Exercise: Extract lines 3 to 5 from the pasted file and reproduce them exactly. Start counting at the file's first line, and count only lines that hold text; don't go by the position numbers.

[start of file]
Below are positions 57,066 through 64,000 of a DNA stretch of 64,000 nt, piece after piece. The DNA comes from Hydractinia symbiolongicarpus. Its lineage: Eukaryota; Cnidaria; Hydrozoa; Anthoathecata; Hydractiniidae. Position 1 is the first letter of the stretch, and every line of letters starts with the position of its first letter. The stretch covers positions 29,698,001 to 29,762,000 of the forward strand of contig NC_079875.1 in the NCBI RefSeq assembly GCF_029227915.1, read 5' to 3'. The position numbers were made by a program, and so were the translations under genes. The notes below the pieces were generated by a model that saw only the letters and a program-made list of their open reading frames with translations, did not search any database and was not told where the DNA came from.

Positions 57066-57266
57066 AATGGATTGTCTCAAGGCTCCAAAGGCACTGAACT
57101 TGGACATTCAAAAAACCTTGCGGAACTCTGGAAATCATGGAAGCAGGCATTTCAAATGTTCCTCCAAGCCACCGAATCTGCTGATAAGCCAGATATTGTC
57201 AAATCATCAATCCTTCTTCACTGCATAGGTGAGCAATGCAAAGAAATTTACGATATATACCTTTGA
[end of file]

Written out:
57066 AATGGATTGTCTCAAGGCTCCAAAGGCACTGAACT
57101 TGGACATTCAAAAAACCTTGCGGAACTCTGGAAATCATGGAAGCAGGCATTTCAAATGTTCCTCCAAGCCACCGAATCTGCTGATAAGCCAGATATTGTC
57201 AAATCATCAATCCTTCTTCACTGCATAGGTGAGCAATGCAAAGAAATTTACGATATATACCTTTGA